- - Monday, June 10, 2013


By Glenn Beck
Threshold Editions, $12, 208 pages

Whenever a serious dilemma arises in America, a debate soon follows. And whoever is able to frame the debate gains the upper hand. For example, abortion is not about taking the life of the unborn, it’s about choice. And marriage is not defined by the formal union of a man and a woman, it’s about equality. Control the argument, win the debate.

In “Control: Exposing the Truth About Guns,” author Glenn Beck takes on the heated debate over the ownership and use of firearms in America and beyond. Mr. Beck, founder of the Blaze television network and one of the current administration’s peskiest antagonists, uses an arsenal of statistics, with a variety of studies, charts and graphs, to clarify misconceptions associated with the phrase “More guns, less crime.”

Many among the “controllists” — Mr. Beck’s word for those who wish to dictate that which citizens can and cannot do — envision a Wild West scenario associated with increased gun possession. But Mr. Beck notes that Switzerland, despite having a higher gun-ownership ratio than the United States, has one-sixth the gun-related homicides. The difference? “[N]ot the guns; it’s the people and the culture. ‘Social conditions are fundamental in deterring crime,’ Peter Squires, professor of criminology and public policy at the University of Brighton in Great Britain, told Time. [Mr.] Squires has studied gun violence in different countries and concluded that a ‘culture of support, rather than focus on individualism, can deter mass killings.’”

Mr. Beck’s arguments in “Control” are divided into two sections: “Part One: The Truth About Guns” takes on some of the myriad quotes made by popular newsmakers who, according to Mr. Beck, mislead the public with opinions based on emotional reactions to national tragedies — most recently, the mass killings in Newtown, Conn. Much of their argument can be summarized: The gun is to blame, not the maladjusted person using it. Mr. Beck points out, however, that in cases where knives or automobiles have caused intentional or accidental death, no one has suggested prohibiting their use.

Mr. Beck also reveals how even the word “control” is being wiped from the lexicon of the “gun-control” debate by those seeking an overall ban of all firearms (not just so-called “assault” weapons). These crafty campaigners are now talking about gun safety, not control. Americans, after all, have a negative reaction to being “controlled.”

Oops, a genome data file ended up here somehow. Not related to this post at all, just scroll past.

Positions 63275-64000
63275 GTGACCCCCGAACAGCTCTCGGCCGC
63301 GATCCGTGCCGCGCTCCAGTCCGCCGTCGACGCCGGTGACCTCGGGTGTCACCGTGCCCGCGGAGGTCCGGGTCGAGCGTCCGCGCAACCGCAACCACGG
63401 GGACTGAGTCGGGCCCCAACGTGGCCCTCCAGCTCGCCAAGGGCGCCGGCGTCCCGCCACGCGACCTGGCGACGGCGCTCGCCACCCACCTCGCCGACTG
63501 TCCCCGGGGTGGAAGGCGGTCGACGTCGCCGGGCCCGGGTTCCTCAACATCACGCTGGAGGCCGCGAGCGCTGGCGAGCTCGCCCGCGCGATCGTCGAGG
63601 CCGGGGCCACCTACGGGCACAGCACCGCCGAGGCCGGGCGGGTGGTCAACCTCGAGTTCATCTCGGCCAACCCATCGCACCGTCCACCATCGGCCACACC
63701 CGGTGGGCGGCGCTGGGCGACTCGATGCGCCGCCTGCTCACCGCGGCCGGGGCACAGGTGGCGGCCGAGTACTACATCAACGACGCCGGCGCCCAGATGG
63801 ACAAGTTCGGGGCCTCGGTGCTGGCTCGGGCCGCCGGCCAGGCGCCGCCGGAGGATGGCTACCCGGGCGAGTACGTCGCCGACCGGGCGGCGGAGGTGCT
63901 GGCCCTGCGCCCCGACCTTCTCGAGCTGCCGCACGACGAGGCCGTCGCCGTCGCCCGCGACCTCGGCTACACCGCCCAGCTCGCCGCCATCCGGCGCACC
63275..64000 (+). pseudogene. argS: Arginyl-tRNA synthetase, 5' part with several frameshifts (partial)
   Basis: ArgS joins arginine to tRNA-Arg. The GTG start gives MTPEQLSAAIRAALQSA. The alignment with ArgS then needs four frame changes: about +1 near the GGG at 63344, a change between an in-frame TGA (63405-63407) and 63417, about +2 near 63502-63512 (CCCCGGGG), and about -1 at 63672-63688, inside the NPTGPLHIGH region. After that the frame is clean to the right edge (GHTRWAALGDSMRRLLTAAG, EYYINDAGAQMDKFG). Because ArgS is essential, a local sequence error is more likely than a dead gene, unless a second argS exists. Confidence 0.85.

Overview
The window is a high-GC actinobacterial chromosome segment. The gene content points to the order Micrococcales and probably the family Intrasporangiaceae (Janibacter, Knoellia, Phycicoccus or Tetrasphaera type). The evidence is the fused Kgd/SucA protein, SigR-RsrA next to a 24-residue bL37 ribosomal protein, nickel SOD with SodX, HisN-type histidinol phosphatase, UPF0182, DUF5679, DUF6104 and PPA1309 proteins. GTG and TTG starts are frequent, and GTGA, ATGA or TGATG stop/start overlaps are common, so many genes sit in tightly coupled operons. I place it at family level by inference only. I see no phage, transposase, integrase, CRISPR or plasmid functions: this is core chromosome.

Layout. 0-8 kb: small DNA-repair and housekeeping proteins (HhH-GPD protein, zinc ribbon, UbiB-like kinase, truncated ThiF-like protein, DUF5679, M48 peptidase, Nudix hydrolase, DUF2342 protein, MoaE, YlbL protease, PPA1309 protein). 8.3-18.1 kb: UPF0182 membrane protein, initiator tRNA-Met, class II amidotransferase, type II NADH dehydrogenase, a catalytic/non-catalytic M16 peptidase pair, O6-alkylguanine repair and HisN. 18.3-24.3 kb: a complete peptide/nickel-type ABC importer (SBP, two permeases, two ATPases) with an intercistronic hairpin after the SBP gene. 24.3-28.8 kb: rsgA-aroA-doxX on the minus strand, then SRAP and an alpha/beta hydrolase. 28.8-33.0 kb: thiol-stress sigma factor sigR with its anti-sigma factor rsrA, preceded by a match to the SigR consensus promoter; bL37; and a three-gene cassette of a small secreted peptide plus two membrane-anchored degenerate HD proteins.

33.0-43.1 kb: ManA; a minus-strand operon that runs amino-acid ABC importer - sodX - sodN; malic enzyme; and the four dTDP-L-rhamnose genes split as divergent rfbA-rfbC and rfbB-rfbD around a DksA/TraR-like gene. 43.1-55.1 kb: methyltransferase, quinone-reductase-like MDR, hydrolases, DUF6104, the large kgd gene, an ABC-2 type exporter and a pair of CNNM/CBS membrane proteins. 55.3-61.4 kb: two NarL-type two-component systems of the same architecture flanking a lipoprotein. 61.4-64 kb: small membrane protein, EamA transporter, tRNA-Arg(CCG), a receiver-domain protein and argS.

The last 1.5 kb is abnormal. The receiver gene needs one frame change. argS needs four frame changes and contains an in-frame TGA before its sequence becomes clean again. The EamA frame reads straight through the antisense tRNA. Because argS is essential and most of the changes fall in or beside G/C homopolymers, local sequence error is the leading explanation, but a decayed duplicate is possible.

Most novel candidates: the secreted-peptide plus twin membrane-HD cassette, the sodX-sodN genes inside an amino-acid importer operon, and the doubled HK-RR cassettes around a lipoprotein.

One of the most compelling arguments in “Control” is found in “Part Two: Winning Hearts and Minds,” where Mr. Beck states, “We must stop looking to assign blame to the choices we are offered — whether it’s guns or large sodas or tanning beds — and instead take personal responsibility for our choice and our lives. It’s clear to me that if we raise children with no moral compass, we are planting the seeds of our own destruction. As Benjamin Franklin once wrote, ‘[O]nly a virtuous people are capable of freedom. As nations become corrupt and vicious, they have more need of masters.’”

Mr. Beck also follows prolific author Steven King’s writing on both sides of the debate. Mr. King is an ardent supporter of gun control and has expounded his position in an essay succinctly titled “Guns.” Mr. King says it’s folly to think that America’s “culture of violence” is the chief cause of school shootings. This reasoning is quite odd because Mr. King’s own book “Rage” was cited by several classroom killers as the “blueprint” for their own evil deeds. “Rage,” which has been removed from publication, is the story of a child who kills his teacher, then holds his class hostage.

Much of “Part Two: Winning Hearts and Minds” uses decades of statistical data to reveal the correlation between the increasing soulless violence in video games and the soul-numbing effect it has on many vulnerable adolescents who play these games. Some adolescent players become competent marksmen having never held a real gun. Committing increasingly violent acts are the goals that reap rewards in many of these games; some are even replicating the shootings at Columbine and Virginia Tech. Mr. Beck further notes that the children’s parents may compound the problem when they reward their children by allowing them to play these games.

Accompanying the fully loaded compilation of extensive research and helping the case set forth in “Control” are personal stories of people saving lives, even preventing mass killings, as the direct result of gun ownership.

For readers hoping to find something on which Mr. Beck and President Obama agree, Mr. Beck offers this quote by the president: “‘When a child opens fire on another child,’ the president said, ‘there’s a hole in that child’s heart that government can’t fill. Only community and parents and teachers and clergy can fill that hole.’”

Mr. Beck calls for unity on that point. “So let’s come together and fill those hearts with hope, brains with knowledge, and souls with faith. Once we do,” Mr. Beck writes, “a gun will stop symbolizing violence and fear, and go back to symbolizing what it always has: security and freedom.”

All in all, “Control: Exposing the Truth About Guns” adds a much-needed “thinking” element to the highly charged emotional gun-control debate.

Albin Sadar is a writer living in the New York City area.

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